Expert panel: What’s best practice for disability access at universities?

Is UK HE becoming more accessible to students with disabilities? And if so, is it happening fast enough? Steve Wright asks the experts in the last in our series

The panel

Professor Val Williams: Emeritus professor, Norah Fry Centre for Disabled Studies, University of Bristol

Nicole Reid: Higher education manager, Texthelp


Q. Can you point to any instances of best practice in this field/any universities?

Nicole Reid: Many universities are leading the way when it comes to accessibility. De Montfort University has embraced UDL across the entire university, delivering an individual learning experience that works for both students and staff. Another example is University College Dublin, which follows a university-for-all approach, weaving the business of inclusion into the fabric of the entire institution. They’ve even developed a toolkit for inclusive higher education which can be used by any institution to enable them to build inclusion from concept to meaningful practice and really transform the student experience.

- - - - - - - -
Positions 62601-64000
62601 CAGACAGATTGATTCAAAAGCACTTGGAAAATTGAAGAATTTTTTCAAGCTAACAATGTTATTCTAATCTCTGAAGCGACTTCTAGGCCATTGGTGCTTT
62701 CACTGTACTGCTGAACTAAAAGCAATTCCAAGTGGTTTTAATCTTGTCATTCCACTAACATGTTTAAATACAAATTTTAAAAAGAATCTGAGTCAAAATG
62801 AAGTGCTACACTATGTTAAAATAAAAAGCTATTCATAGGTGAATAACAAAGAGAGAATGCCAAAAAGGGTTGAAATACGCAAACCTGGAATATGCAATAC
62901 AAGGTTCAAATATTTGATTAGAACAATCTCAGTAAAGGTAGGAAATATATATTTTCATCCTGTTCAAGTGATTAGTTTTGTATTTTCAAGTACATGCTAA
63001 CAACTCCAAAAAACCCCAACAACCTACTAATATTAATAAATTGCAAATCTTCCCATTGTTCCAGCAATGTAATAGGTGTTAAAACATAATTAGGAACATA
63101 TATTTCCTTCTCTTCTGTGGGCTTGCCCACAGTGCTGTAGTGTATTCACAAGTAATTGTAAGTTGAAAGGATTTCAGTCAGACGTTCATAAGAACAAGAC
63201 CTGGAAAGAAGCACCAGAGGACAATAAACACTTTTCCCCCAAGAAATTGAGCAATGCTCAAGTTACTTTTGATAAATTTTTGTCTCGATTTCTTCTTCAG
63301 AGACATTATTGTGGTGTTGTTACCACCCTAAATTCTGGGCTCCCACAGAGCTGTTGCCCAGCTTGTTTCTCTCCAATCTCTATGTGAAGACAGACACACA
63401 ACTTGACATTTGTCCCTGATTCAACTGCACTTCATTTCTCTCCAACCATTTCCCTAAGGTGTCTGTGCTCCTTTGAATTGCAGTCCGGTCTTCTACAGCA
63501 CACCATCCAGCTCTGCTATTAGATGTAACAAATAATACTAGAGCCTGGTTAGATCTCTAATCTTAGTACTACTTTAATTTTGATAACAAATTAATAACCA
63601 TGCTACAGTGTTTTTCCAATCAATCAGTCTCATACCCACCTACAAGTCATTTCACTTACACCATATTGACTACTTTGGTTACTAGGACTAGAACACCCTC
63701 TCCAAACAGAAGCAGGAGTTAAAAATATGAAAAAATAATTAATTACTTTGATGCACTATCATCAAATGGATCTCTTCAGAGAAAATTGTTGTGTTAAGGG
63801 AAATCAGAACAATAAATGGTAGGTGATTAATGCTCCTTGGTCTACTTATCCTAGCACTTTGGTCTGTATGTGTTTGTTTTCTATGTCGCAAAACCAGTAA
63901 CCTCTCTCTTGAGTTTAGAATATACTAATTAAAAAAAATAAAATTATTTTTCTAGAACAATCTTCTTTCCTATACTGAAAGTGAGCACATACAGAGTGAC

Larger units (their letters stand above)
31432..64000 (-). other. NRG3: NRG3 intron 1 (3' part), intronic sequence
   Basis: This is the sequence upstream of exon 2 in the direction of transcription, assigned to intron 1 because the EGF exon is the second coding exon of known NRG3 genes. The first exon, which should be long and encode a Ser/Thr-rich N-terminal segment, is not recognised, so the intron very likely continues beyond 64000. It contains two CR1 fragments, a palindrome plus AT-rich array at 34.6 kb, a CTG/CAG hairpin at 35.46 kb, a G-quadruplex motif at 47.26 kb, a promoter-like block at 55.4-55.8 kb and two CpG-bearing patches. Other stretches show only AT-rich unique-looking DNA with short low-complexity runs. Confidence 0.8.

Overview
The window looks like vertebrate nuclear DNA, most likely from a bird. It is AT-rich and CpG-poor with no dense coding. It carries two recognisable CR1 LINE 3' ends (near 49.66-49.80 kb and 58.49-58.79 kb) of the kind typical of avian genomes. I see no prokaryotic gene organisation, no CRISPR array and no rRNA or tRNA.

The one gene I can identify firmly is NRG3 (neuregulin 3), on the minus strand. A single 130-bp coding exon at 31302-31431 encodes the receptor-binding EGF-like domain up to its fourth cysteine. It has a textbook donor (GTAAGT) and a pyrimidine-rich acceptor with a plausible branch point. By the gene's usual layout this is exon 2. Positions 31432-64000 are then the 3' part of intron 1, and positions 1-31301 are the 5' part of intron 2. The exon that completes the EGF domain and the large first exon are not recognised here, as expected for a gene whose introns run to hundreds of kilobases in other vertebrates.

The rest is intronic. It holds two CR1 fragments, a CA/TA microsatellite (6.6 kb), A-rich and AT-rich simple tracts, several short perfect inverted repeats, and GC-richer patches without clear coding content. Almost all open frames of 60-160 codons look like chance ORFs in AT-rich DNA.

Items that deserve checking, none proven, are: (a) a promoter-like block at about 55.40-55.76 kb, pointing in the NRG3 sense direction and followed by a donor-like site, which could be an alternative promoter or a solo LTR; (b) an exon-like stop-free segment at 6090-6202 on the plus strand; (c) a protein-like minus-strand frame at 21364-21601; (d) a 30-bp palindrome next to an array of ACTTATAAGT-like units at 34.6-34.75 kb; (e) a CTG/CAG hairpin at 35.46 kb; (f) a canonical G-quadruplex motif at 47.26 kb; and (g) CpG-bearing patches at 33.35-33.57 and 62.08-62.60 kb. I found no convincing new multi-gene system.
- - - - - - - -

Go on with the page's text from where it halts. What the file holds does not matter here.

Val Williams: We have already seen progress made by some elements of universal technology. For instance, here at the University of Bristol, the routine recording of lectures has made it possible for all students, not just disabled students, to benefit by reviewing a particular lecture. New buildings and development at Bristol, as elsewhere, also provide a fantastic opportunity to create a more welcoming environment for disabled people, who need to be at the heart of forward planning.


You might also like: Next-generation video is making university more accessible